So anyway, what about someone who is unable to pay the market price for a particular bit of higher education? The answer is student loans. If the benefit of that bit of higher education is higher than the cost, then the cost is worth incurring. Loans will bridge the gap. If the costs exceed the benefits, then of course that higher education should not be undertaken. This hard constraint will ensure that one does not graduate an army of scholars of medieval sociology if the market is not interested in medieval sociology.

All this talk about education and reservations is fairly boring. The solution is accessible to anyone who takes care to ponder the issue for a moment. Why the solution is not tried is not because it is not a good solution but because it will kill an extremely valuable source of ill-gotten wealth for those who have political power. Rent seeking is a fact of life as much as death and taxes.

Related post: Reservations about reservations. Really worth reading, even if I say so myself.

4 thoughts on “Reservations in the Indian educational system — Part 3

  1. The worse thing it [government] uses very sticky fingers in moving wealth around and therefore it has an incentive to move as much wealth as it can.

    🙂 Permission to quote? Thanks.

    You are being more charitable (but more precise) than I have been, though. I usually compare government to the monkey. The cats get nothing!

    Like

  2. “That shortage of seats is mandated by the government. The government mandates the shortage and then assigns itself the power to dictate how the rationing of seats will be done. ”

    How I wish it were true!

    At least it would have given us the satisfaction of understanding the root cause.

    Unfortunately, Atanu in his entusiasm to fit theories to facts has gotten it all wrong. The limitation of seats mandated by government is only in relation to student-teacher ratio and infrastructural facilities. If you can provide a 40-1 ratio in a medical college, you are free to open a private medical school with a hundred thousand seats (provided you have other infrastructural facilities).

    “First, remove all restrictions on entry into the provision of higher education. Any institution willing to get into the business of higher education should be allowed. ”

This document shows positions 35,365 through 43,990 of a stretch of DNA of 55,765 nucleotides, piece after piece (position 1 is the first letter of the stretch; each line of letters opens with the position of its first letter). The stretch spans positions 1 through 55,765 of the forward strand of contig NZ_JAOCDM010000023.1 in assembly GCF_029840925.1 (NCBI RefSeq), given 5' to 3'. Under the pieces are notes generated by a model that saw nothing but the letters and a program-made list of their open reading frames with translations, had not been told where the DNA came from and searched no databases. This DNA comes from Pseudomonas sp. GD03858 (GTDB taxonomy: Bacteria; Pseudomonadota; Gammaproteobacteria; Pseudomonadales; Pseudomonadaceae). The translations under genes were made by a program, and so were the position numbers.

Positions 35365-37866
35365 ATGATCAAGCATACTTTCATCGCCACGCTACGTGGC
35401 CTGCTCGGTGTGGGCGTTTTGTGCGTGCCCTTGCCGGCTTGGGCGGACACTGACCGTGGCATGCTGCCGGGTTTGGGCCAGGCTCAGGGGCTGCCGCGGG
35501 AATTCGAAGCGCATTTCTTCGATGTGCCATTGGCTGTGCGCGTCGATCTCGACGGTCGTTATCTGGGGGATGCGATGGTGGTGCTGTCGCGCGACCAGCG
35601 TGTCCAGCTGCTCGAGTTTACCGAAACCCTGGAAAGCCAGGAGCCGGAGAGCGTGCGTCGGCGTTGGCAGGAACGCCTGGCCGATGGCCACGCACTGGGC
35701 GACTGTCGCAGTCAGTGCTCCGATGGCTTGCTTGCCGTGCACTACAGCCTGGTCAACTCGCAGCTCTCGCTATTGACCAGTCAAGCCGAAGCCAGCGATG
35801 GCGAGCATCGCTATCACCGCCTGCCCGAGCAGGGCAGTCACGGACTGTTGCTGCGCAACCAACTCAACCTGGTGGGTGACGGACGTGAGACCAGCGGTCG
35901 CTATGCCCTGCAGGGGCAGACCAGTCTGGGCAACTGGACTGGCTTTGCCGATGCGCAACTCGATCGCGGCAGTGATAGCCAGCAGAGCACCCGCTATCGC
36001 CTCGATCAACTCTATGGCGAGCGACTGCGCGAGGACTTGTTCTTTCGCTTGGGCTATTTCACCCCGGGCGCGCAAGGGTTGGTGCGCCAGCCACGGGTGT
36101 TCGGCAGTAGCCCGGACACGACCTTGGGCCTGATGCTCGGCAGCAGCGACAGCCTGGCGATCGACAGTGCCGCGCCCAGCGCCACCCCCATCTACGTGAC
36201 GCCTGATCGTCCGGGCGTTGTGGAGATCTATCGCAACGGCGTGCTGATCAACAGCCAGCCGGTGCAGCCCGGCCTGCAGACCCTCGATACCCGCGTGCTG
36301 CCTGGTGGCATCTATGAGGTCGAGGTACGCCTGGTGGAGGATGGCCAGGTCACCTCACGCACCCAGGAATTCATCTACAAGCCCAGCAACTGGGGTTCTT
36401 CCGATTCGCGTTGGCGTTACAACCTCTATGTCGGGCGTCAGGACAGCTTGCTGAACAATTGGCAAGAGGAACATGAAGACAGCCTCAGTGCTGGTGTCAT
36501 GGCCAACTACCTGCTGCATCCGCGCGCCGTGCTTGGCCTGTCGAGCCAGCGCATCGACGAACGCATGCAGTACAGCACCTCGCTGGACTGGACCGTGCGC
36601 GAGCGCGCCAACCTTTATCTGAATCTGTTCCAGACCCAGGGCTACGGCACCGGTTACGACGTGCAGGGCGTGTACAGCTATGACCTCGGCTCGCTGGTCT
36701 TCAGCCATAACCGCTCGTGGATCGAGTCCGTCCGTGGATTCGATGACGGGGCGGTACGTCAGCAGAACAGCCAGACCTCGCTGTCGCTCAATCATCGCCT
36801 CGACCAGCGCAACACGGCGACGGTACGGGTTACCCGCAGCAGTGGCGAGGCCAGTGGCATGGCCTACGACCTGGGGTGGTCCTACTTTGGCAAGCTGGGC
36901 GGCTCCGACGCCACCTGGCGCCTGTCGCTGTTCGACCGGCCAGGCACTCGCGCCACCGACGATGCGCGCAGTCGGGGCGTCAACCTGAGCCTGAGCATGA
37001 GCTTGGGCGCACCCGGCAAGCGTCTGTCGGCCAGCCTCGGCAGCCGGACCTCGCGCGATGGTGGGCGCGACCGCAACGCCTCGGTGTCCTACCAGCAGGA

Please, please. For heavens sake, open your eyes! It is already so. Any institution willing to get into the business of higher education is allowed to do so. If you do not follow government’s guidelines, you do not get government recognition. That’s it. Except for Medical degrees, government recognition is needed only when you want to go into a government job.

    Whether you have government recognition or not, no body is going to stop you from opening new colleges. Billion dollar empire of NIIT was created all without government recognition.

    “And once again, there should be no restrictions on who can supply foundational education (FE).”

    Here it comes again!

    Repeating something over and over again does not make it true.

    There is no restriction on who can supply foundational education. You can even start a school in your own backyard and charge whatever you like. No body will stop you.

    ” There is no reason to believe that the government will be able to provide higher education more effectively and efficiently than private firms for the simple reason that the government cannot and has not ever been more effective and efficient than the private sector. ”

    May be. May be not.

    I will take IIT and AIIMS education any day over private run colleges. There is mushrooming of private engineering colleges in Maharashtra and South but I think hardly any private engineering college will figure in India’s top 10/50/100.

    ~Manish

    Like

  3. Real Issue is not reservation but population growth i e over population.Indian has and is producing more than it can take care of.

    Like

Comments are closed.